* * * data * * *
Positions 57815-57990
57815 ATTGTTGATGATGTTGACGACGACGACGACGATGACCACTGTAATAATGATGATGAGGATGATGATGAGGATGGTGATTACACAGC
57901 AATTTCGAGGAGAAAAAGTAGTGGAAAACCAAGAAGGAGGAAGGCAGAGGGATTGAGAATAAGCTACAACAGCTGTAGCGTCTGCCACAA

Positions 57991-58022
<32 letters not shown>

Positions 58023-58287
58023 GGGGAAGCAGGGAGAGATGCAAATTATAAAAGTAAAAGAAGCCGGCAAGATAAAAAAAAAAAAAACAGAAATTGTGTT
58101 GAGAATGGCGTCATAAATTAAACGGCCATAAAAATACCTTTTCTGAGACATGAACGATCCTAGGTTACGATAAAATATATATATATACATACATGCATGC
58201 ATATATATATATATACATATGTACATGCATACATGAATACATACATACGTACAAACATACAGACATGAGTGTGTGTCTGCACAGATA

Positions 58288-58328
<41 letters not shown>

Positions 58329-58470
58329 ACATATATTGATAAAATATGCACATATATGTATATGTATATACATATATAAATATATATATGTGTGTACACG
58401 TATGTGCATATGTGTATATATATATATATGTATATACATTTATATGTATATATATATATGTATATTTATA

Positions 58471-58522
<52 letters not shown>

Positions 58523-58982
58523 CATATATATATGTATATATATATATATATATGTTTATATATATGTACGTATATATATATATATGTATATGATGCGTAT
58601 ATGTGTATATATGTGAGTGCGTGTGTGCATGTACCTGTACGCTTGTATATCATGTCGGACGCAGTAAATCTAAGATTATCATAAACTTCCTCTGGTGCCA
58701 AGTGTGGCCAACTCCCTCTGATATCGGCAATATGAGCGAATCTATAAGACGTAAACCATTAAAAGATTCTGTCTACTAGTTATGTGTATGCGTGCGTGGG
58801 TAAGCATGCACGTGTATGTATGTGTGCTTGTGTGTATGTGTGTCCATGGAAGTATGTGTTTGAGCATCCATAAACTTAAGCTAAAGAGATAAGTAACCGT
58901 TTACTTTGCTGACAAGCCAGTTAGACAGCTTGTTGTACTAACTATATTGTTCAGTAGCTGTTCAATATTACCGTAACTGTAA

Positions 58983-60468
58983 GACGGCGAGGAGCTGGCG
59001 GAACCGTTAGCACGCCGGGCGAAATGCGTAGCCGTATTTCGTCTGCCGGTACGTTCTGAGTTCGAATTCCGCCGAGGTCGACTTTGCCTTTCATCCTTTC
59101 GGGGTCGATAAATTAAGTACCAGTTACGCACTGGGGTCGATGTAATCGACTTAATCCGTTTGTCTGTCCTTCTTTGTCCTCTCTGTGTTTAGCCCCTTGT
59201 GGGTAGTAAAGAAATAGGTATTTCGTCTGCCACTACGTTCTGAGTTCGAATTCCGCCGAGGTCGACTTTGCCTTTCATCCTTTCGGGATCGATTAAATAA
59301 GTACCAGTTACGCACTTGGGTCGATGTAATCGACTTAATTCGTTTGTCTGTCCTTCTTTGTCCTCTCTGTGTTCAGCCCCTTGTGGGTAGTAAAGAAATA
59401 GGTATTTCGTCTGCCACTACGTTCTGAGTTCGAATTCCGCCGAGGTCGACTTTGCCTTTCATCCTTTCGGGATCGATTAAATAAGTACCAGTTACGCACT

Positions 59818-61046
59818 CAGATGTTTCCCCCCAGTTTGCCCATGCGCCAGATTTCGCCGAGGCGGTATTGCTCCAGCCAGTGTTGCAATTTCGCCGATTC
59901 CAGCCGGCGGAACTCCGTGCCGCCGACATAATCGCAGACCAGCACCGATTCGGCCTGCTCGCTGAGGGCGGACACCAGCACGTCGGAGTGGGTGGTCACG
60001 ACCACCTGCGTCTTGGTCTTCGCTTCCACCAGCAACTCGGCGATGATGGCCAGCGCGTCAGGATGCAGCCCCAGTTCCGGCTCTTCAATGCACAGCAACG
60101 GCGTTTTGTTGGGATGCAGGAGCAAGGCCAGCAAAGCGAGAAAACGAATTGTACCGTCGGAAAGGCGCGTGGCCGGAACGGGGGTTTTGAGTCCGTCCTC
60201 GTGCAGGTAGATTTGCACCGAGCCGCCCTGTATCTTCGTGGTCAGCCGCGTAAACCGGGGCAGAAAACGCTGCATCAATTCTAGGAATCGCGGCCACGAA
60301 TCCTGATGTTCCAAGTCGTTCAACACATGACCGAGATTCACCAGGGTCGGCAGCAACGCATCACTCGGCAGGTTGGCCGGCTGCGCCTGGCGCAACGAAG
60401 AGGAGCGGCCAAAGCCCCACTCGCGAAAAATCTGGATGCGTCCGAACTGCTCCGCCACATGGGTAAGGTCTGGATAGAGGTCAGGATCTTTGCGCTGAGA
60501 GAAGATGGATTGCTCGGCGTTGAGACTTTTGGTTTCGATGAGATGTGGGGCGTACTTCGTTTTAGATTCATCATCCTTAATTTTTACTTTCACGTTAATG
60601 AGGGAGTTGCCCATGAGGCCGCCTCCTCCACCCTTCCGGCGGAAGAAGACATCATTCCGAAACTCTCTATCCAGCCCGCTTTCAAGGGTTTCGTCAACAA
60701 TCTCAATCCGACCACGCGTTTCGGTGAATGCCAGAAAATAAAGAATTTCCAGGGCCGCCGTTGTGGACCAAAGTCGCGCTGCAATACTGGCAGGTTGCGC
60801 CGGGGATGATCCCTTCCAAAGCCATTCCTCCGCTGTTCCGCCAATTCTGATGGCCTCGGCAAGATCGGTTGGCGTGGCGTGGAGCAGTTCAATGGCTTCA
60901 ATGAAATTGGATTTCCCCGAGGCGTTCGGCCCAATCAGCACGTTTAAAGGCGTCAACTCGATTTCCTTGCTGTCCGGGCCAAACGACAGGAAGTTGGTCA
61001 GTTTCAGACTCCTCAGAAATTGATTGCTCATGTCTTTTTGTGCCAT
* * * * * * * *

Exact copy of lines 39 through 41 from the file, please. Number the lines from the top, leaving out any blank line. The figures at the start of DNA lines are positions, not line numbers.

60601 AGGGAGTTGCCCATGAGGCCGCCTCCTCCACCCTTCCGGCGGAAGAAGACATCATTCCGAAACTCTCTATCCAGCCCGCTTTCAAGGGTTTCGTCAACAA
60701 TCTCAATCCGACCACGCGTTTCGGTGAATGCCAGAAAATAAAGAATTTCCAGGGCCGCCGTTGTGGACCAAAGTCGCGCTGCAATACTGGCAGGTTGCGC
60801 CGGGGATGATCCCTTCCAAAGCCATTCCTCCGCTGTTCCGCCAATTCTGATGGCCTCGGCAAGATCGGTTGGCGTGGCGTGGAGCAGTTCAATGGCTTCA